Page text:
Charlotte Tree Resources

Carbon Offset Calculator

Directly reducing our carbon footprint is clearly ideal, but some level of carbon emissions are unavoidable. A great way to compensate for these emissions is through the purchase of carbon offsets, which help fund credible projects that minimize the impact of these emissions.

 

Enter one of the following values and click calculate:

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  •   Contribution
  •   tons Carbon Offset
  •   Trees Planted

 

City of Charlotte Resources

The city’s Landscape Management division houses the city arborist’s staff, which oversees the planting and maintenance of most street trees within the city limits. If you have a problem with a street tree or are interested in having the city plant a street tree, read more about Landscape Management and how to contact them.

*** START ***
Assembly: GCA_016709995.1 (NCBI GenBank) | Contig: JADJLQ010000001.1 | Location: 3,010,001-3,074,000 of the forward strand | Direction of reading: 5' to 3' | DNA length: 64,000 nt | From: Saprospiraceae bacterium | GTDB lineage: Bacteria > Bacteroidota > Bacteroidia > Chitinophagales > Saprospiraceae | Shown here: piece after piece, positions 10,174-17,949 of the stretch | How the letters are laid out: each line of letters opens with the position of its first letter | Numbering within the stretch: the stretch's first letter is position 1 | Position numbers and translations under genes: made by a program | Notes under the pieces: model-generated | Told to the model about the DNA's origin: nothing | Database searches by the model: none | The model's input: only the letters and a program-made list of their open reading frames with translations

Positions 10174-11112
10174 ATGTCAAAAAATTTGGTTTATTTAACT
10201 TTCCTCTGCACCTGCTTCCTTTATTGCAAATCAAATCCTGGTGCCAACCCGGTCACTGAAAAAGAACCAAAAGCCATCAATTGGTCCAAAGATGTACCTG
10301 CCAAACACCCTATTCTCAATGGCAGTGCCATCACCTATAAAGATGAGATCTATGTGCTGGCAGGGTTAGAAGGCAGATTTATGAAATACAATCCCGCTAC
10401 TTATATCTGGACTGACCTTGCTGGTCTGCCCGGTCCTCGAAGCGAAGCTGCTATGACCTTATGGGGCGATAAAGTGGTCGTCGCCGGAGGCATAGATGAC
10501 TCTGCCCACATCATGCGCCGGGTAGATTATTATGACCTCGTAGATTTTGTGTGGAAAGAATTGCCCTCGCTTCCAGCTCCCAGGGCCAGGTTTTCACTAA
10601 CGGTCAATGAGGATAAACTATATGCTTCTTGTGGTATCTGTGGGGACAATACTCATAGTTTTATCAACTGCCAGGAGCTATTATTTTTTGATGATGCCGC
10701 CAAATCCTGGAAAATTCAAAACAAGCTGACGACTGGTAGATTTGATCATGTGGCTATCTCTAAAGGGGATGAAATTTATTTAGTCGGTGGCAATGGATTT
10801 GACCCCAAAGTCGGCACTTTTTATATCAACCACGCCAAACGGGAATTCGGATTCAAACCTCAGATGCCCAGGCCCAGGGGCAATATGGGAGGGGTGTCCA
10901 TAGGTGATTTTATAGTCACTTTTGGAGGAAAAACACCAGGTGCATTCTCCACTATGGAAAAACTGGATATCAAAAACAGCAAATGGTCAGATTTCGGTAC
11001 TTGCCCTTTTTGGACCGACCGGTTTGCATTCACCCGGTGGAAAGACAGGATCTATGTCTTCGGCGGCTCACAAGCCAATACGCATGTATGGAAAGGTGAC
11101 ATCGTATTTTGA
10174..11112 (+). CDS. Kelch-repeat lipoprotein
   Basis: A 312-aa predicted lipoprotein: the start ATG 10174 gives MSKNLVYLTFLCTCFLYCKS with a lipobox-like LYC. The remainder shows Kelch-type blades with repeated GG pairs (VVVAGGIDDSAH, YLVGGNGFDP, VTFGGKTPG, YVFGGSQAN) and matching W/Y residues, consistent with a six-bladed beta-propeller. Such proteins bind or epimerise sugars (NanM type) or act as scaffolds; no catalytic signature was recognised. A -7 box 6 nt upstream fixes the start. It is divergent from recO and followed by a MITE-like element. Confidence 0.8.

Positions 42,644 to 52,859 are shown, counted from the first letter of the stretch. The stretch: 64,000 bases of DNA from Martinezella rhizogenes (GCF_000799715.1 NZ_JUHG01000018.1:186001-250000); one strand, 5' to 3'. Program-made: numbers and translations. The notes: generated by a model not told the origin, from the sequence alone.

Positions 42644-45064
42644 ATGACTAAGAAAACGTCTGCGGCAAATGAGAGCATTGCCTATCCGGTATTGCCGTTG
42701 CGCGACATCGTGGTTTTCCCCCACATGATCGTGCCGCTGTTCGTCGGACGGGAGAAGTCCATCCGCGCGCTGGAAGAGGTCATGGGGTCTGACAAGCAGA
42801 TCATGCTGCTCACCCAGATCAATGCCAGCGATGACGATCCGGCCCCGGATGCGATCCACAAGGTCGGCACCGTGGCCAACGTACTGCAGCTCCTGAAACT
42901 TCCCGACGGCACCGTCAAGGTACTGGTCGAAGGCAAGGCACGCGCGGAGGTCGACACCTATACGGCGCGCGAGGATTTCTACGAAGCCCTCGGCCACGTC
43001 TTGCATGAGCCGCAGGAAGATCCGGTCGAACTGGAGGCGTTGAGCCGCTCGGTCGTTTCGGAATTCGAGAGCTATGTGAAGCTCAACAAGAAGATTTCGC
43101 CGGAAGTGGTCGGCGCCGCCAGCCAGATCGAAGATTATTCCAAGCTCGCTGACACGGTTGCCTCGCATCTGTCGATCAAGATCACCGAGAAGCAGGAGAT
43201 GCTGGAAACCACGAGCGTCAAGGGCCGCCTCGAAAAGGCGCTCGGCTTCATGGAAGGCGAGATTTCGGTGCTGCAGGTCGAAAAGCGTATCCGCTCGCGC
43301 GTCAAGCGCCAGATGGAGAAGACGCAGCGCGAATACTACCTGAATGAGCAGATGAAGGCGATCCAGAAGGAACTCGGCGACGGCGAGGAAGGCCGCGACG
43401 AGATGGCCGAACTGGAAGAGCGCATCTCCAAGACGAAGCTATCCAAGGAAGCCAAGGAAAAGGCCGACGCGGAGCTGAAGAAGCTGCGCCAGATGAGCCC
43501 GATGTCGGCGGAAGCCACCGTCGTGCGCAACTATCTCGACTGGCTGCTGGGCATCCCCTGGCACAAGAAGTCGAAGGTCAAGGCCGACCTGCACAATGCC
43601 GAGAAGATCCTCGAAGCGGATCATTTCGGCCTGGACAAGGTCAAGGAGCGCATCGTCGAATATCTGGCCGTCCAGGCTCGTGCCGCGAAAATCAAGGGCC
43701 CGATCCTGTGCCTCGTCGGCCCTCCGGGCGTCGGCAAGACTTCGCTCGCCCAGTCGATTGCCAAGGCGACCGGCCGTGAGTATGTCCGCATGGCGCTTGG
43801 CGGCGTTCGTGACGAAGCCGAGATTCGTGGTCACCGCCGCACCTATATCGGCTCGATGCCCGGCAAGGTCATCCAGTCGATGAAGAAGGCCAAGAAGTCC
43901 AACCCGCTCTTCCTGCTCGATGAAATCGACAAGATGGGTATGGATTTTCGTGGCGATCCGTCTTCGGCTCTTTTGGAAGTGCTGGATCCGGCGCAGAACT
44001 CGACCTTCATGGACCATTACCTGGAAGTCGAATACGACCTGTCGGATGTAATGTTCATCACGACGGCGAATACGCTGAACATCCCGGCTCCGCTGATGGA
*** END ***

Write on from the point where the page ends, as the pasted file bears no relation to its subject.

Charlotte’s Tree Ordinance

Charlotte’s Tree Ordinance plays a vital role in protecting and growing the city’s nationally recognized tree canopy. First adopted in 1978, the ordinance sets requirements for saving and planting trees on public and private property impacted by development. Learn more about the Charlotte Tree Ordinance on the City of Charlotte & Mecklenberg County web site.

 

Neighborhood Breakdown of Trees and Their Health

Charlotte maintains some 150,000 street trees across the city. But age is catching up to many of them. Click on this interactive map to see the of health of trees in specific neighborhoods.

 

The Queen’s Crown